THE LIFE of ROSA PARKS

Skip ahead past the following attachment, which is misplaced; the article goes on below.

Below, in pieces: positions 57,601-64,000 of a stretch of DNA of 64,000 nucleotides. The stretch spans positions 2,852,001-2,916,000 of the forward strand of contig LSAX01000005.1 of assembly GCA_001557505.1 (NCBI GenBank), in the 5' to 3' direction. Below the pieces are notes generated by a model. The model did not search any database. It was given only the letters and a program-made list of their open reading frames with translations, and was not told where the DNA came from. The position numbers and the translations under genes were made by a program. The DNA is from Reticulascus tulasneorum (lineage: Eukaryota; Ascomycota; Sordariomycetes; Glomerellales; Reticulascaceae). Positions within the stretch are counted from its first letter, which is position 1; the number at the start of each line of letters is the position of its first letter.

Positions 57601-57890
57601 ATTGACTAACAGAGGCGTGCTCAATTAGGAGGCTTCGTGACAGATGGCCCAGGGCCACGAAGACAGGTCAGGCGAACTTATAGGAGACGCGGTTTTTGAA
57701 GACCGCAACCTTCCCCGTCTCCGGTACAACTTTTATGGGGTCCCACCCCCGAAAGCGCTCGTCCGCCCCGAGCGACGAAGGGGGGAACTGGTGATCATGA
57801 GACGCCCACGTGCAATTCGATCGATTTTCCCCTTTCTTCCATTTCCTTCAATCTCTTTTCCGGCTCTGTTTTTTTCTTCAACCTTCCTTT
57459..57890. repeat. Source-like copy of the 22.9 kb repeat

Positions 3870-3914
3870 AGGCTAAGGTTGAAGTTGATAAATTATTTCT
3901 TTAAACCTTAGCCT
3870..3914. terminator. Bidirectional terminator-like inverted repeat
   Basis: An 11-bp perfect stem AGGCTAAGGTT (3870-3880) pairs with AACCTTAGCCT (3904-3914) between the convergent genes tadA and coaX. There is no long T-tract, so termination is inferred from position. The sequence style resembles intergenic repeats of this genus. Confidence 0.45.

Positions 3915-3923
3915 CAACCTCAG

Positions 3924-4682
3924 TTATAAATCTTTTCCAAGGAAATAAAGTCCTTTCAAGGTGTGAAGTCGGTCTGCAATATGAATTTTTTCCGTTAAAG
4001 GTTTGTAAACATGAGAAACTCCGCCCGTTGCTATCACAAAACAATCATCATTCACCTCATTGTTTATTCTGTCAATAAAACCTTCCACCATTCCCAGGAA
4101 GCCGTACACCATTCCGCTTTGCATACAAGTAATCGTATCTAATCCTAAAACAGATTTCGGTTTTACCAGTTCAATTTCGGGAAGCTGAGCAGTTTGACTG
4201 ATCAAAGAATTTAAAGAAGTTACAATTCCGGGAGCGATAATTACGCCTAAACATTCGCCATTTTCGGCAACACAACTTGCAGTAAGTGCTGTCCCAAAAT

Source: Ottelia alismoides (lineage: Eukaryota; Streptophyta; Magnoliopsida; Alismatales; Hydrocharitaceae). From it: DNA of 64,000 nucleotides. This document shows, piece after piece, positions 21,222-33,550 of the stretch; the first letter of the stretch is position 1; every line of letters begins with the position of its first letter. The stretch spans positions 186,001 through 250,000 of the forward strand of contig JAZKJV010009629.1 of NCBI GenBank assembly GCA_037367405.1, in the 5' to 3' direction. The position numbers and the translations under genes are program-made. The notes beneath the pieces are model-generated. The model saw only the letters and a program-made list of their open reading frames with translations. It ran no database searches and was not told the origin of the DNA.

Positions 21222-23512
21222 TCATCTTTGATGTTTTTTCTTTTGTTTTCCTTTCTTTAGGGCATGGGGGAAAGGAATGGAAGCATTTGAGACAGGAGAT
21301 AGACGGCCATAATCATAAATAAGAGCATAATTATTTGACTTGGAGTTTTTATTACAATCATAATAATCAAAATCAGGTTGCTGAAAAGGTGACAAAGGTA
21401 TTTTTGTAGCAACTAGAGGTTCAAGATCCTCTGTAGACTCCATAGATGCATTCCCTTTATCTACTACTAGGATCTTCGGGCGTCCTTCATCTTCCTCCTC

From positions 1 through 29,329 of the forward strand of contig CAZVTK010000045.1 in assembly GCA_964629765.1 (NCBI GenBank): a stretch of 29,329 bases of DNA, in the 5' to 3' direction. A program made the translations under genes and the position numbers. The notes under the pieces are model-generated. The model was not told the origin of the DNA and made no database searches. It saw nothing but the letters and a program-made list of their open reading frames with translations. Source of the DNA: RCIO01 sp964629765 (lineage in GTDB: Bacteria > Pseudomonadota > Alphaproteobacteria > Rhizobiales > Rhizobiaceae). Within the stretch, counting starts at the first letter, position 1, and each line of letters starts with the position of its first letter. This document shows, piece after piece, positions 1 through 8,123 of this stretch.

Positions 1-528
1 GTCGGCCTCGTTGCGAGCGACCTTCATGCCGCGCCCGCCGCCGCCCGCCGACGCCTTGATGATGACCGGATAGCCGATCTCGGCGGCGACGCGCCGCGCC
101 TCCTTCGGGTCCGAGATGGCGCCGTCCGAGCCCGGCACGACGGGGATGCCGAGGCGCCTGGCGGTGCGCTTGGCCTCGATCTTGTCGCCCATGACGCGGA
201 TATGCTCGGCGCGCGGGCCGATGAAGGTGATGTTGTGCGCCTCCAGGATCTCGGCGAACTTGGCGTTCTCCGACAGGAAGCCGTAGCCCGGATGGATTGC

On 1 December 1955 in Montgomery, Alabama, a quiet and dignified 42-year-old black seamstress refused to give up her seat to a white passenger. Her arrest led to a 381-day boycott of the city's bus system, led by Martin Luther King, which is now considered the beginning of the American civil rights movement. Rosa Parks' personality and character were an important part of the bus boycott's success. Graceful, reserved and a devout churchgoer, she was also a civil rights activist alongside her daytime job as a seamstress, and she believed in the use of righteous force when necessary. The boycott was an epic event. In 1957 she and her husband moved north to Detroit, where she continued to work for civil rights, taking part in most of the great marches of the 1960s, although she found the male chauvinism of these events increasingly unacceptable. She was a great admirer of Martin Luther King, and he of her, and his assassination in 1968 was a bitter blow. After King's death, the movement began to lose its way and Rosa Parks believed that anger and violence were replacing non-violent social protest. In later years she seemed almost a forgotten figure, but in the 1990s this appeared to be changing. In 1999, Time magazine hailed her as one of the hundred most significant individuals of the century, and there were plaudits from the Pope, Nelson Mandela and others.